When should I use CS_GLOBALCLASS?

Raymond Chen

When you register a window class, one of the class styles is CS_GLOBAL­CLASS. When should you use this style?

The documentation says that the CS_GLOBAL­CLASS style creates an application global class, which is a window class that is available to all other modules in the process.

Specifically, it means that anybody in the process can call Create­Window with your class name and summon your window class, even if they get the HINSTANCE wrong.

Recall that window classes are looked up by the pair (HINSTANCE, class name). The purpose of the HINSTANCE is to give each module its own private namespace, so that one DLL’s MyWindow doesn’t collide with another DLL’s MyWindow. In order to create a window, you must specify both the HINSTANCE and the class name.

If a class is registered as a “global class”, then it becomes possible to create a window of that class even if the HINSTANCE does not match. The primary audience for this is control libraries: If a control library registers its controls as global, then the controls can be created from a client DLL’s dialog template: When a dialog is created from a template, the HINSTANCE passed to the dialog box function is combined with the class name in the dialog template to create each window. Normally, this means that you can create only controls that were registered to that HINSTANCE. But if the class cannot be found via (HINSTANCE, class name) lookup, then the system will look for a global class with the same class name. Registering your controls library controls as global classes therefore allows them to be created from any dialog template.

Some people read that description and conclude, “Sounds like global classes are all upside, no downside, so I’ll register all of my classes as global classes.”

But there is a downside. It’s the tragedy of the commons.

If you decide to register all of your classes as global, then your classes are no longer scoped to your HINSTANCE and instead go into the list of global classes. Your MyWindow class, which you thought was private to your module, is now being exposed to all modules, and anybody can

HWND hwnd = CreateWindowW(L"MyWindow", L"Any title",
    x, y, width, height, parentWindow, nullptr,
    hinstAnything, lpParam);

to create your window with an arbitrary lpCreate­Params. The code that did this probably meant to create a window from their own MyWindow class, but they had a bug where they passed an incorrect hinstAnything (maybe the variable was uninitialized), and they ended up creating your window instead. You put your window class in the town square for anyone to use.

Things get even worse if two people did this. Now you have two modules dumping their private business in the town square, and if both of them happen to choose the same name for a window class, the first one will register the global class successfully, and the second one will fail with ERROR_CLASS_ALREADY_EXISTS. The second module will probably stop working at that point.

Now, even if you register all your classes to your own HINSTANCE, other people can still create it if they have both the instance handle and the class name. You can document the class name in your library’s header file, and people can create it via Create­Window:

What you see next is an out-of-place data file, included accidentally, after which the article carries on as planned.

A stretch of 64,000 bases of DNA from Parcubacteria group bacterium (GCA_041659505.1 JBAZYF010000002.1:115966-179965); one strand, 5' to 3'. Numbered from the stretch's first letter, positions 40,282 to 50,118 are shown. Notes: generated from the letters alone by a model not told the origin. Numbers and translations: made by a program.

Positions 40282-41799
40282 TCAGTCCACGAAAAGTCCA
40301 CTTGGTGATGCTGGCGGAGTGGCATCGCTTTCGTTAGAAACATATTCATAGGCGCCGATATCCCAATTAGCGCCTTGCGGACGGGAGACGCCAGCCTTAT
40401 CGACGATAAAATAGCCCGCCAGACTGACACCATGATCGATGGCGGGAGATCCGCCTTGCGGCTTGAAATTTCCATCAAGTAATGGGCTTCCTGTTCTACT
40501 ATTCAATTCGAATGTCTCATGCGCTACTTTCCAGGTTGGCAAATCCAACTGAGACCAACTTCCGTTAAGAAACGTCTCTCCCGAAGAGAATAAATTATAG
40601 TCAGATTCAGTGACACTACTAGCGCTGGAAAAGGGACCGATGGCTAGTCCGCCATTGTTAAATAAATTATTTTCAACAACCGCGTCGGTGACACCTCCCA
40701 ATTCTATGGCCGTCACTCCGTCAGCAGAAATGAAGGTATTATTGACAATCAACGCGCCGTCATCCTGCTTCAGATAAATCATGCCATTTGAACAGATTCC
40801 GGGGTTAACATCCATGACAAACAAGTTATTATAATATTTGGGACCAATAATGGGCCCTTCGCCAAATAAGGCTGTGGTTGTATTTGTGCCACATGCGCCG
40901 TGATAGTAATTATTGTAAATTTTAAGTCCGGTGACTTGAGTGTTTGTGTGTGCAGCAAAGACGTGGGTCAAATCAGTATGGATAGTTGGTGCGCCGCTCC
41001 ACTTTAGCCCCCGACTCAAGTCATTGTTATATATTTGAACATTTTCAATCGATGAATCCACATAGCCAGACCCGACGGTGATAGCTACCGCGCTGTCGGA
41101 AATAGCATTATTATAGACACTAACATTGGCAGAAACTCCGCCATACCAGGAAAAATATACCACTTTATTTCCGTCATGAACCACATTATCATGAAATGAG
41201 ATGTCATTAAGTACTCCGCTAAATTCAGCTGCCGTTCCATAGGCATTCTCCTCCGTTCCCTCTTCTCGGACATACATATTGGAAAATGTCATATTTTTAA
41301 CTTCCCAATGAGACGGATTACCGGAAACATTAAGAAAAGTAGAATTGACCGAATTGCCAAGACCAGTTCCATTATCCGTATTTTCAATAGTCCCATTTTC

HINSTANCE hinstContoso = LoadLibraryW(L"ContosoControls.dll");
HWND hwnd = CreateWindow(WC_CONTOSOGRID, L"Grid title",
    x, y, width, height, parentWindow, nullptr,
    hinstContoso, lpParam);

You need CS_GLOBAL­CLASS only if you want outsiders to be able to create your control from a dialog template:

IDD_RESULTS DIALOG 32, 32, 160, 280
CAPTION "Query results"
            4, 4, 152, 272

In order to look up IDD_RESULTS, the HINSTANCE must be the module that contains the dialog template. But that’s not the module that contains the registration for WC_CONTOSO­GRID. Registering WC_CONTOSO­GRID as a global class works around that problem.

TL;DR: Use CS_GLOBAL­CLASS only for window classes that are intended to be created by others via dialog box templates.


Discussion is closed. Login to edit/delete existing comments.

  • Neil Rashbrook 0

    The documentation is slightly misleading when it says “window class names need to be unique only within the same process.” This is true for CS_GLOBALCLASS classes, but regular classes only need to be unique within the same instance.

    • Luca Bacci · Edited 0

      True! Anyway, if your library supports static compilation, you should nevertheless choose class names that are unique within the process. When compiled statically your library will get an HINSTANCE that is shared with other libraries

  • Joshua Hudson 1

    And please don’t use CS_GLOBAL­CLASS if you’re a shell extension. Random shell extensions loaded by GetOpenFileName is just about the last thing that should be creating global window classes.

    • Luca Bacci · Edited 0

      Would be neat if we could instantiate IFileDialog out-of-process to avoid loading shell extensions inside the process

      • John Tur 1

        The Windows Runtime Windows.Storage.Pickers.FileOpenPicker (and related types) are opened out-of-process (though they have other problems).

      • Paulo Pinto 2

        Windows Runtime has been a mess since its introduction on Windows 8, it could have been the reboot of ease of use of COM with VB 6, instead of the caveats and low productivity tooling alongside tons of boilerplate code that were problematic in ATL and .NET CCW/RCW, instead we got five reboots of Windows Runtime APIs, deprecation of .NET Native and C++/CX, and the latest reboot attempt is full of bugs.

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